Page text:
We started by walking along the Capital City trail, through Royal Park, until we met Flemington Bridge. Which we hadn't been expecting to meet, but evidently we got onto the wrong trail in Royal Park. Fortunately this was, if anything, a short cut. Then we wandered through the streets of Kensington, and along a rather pretty path between houses and gardens with rather farm like fences that made us feel as though we were being herded like cattle - we were on the site of the old abbatoir, as it turned out!
Next we walked along the Maribyrnong River for a while, past the glorious golden Buddha statue, and then sadly left it behind us to walk along a rather busy road and under the Westgate Bridge. We had to take a slight shortcut at this point, which was a pity, because we missed a nice little footbridge out over the water.
Finally, we reached the planetarium - five minutes before our show was due to start! We rushed in, and got to watch a gorgeous show about stars and how they work, which had really spectacular artwork - they would visualise the star as it would look, then stylise it into an art-deco / stained glass sort of design, and it was just stunning. This was followed by a guided tour of the night sky over Melbourne in September, which referenced the indigenous constellations, and was really fantastic. Finally, we got a special extra video about the Cassini mission to Saturn, which had of course ended the night before. So that was really a nice touch, and we all walked out resolving to do some actual star-watching at a later challenge date.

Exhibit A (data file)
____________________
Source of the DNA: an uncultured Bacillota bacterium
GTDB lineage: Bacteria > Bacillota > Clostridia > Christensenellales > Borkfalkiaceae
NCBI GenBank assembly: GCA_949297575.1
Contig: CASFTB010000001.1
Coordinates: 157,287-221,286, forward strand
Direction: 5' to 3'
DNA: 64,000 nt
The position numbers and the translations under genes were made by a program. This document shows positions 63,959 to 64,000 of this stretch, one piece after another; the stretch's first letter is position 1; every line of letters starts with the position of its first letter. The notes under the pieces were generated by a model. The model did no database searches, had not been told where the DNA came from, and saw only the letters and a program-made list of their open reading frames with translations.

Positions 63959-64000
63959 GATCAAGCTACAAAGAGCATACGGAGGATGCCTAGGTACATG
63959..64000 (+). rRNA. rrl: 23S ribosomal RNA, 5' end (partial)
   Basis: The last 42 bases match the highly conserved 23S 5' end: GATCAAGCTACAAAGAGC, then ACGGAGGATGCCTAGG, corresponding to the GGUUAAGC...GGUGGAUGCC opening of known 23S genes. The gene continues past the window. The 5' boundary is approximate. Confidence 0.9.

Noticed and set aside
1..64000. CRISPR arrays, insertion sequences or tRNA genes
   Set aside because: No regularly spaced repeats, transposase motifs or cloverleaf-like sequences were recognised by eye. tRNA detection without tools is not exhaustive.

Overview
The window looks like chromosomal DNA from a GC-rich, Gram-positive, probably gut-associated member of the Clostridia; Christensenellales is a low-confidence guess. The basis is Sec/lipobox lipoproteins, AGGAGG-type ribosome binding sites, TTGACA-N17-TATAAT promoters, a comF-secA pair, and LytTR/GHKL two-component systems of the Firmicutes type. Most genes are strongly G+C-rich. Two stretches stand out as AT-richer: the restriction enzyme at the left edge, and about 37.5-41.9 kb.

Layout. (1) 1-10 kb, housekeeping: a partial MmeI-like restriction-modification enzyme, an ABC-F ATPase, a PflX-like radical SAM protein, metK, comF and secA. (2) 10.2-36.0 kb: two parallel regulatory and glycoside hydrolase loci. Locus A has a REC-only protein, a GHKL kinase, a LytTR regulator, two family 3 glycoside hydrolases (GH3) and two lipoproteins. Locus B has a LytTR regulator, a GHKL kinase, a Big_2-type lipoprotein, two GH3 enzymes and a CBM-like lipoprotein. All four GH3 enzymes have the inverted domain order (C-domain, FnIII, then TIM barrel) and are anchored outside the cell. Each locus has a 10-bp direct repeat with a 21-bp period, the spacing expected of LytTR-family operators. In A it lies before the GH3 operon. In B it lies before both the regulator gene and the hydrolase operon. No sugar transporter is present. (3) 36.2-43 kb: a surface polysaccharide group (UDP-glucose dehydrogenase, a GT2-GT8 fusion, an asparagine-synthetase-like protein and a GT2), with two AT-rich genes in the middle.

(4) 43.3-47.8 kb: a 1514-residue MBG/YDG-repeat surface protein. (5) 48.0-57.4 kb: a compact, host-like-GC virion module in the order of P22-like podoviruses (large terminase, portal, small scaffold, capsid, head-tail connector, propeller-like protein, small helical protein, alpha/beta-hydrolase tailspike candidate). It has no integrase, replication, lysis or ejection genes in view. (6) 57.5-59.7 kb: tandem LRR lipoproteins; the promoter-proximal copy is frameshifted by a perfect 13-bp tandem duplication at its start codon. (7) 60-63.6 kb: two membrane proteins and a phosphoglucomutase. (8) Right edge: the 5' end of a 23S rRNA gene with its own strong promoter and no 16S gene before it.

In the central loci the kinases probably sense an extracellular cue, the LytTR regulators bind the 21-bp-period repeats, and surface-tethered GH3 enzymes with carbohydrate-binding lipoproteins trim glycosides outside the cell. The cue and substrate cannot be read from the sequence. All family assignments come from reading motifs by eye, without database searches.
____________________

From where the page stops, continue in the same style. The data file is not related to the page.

And then we caught the ferry home, because if you can catch the ferry, you must catch the ferry. That is the rule.
It was spectacular, and fun, and I got 26,700 steps and hurt all over for two days. But it was worth it.
And this is me signing off for now - I have politics blog posts to write and a bag to pack. See you next month!
My Patreon is trucking along, but I haven’t been good about linking to it here. So have a list of recent posts!
This week’s post (sneak preview!) will be on rites of passage, followed by a bonus post on the theory of worldbuilding, since that’s one of the funding goals we’ve reached. Remember, this is all funded by my lovely, lovely patrons — and if you join their ranks, you get weekly photos, plus (at higher levels) opportunities to request post topics or get feedback on your own worldbuilding!